Sorry if I sound like your university lecturer, but please do bear with me…

Over time I’ve been looking at different university degree areas and been considering what graduates get up to after they’re all finished.  Thanks to some research by the Higher Education Career Services Unit (HECSU) into what happens once a student graduates in their particular subject/field, I’ve been able to discover where students go and how they start in the world of work.  Indeed, some choose not to – they move on to study in a particular field at a different level.

For those students who decide to take on further study to continue learning, it would appear that many students don’t seem to necessarily follow the same path forward – just a quick browse of the ‘further study’ list proves rather interesting to read:

  • Fine Arts students, for example, were reported to have gone into Masters in Business Management, Film Studies and Management and Marketing.  There was even the odd example of some graduates going into Midwifery.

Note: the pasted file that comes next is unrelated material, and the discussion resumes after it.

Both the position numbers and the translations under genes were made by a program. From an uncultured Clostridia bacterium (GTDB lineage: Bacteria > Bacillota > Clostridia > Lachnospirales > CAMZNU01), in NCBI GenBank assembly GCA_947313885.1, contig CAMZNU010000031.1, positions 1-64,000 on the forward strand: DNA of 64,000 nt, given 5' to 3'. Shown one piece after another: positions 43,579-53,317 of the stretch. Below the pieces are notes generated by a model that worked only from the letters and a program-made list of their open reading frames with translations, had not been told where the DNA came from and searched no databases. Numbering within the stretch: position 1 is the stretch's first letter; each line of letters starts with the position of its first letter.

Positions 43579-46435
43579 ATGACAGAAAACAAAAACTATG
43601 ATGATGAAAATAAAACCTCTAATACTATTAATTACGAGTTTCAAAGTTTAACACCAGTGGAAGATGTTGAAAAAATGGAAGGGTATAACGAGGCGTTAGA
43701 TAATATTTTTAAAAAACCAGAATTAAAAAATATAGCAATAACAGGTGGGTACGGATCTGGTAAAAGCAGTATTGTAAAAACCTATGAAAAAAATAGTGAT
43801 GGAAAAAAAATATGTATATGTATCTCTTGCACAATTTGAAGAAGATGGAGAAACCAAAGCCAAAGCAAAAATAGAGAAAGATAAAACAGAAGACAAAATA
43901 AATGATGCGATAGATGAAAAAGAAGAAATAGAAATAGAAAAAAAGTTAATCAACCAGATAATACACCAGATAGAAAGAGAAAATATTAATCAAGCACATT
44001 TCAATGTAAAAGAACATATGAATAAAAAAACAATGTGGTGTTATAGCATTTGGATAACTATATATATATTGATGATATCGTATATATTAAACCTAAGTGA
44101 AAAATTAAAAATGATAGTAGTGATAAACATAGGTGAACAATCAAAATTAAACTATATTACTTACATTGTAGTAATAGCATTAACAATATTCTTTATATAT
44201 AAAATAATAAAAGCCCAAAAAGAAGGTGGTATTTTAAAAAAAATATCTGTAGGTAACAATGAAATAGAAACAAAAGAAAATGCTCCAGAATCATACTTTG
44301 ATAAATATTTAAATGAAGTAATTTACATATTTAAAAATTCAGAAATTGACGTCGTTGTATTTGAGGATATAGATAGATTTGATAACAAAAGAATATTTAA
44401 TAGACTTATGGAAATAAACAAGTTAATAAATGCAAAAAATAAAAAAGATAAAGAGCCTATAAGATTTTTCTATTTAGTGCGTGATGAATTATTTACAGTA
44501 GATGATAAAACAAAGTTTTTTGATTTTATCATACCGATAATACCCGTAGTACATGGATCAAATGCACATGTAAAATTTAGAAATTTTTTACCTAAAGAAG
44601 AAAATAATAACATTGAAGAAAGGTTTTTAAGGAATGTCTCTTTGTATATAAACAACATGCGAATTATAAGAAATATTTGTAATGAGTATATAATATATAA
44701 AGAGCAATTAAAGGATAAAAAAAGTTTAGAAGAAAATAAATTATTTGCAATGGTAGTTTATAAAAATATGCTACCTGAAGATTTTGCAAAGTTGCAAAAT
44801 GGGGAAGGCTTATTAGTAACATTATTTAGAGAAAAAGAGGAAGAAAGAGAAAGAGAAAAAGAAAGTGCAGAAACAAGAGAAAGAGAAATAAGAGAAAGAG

• Design graduates didn’t mind changing completely either – some moved on to business-related courses, including International Management.  However, many others found benefit in keeping relatively close to their original degree – we can see many going into Textiles and Graphics.
  • Mathematics students were a little happier to keep their skills within their original field – many moved on to PhD Mathematics, Masters in Economics or Management or possibly even around Enterprise.  Whilst this isn’t a purely maths-based second step, many students clearly like the idea of having some practical applications for their original degree.

The point I’m trying to make here is that students are diversifying, even after they’ve already finished a degree in which they’ve already specialised.  There’s a certain irony in that – students spend two years of some broad A Level study, then specialising for a degree for three years only to have to open their doors again.  Does this mean that students are finding that their degrees were too specific… or perhaps not specific enough?  Bizarre.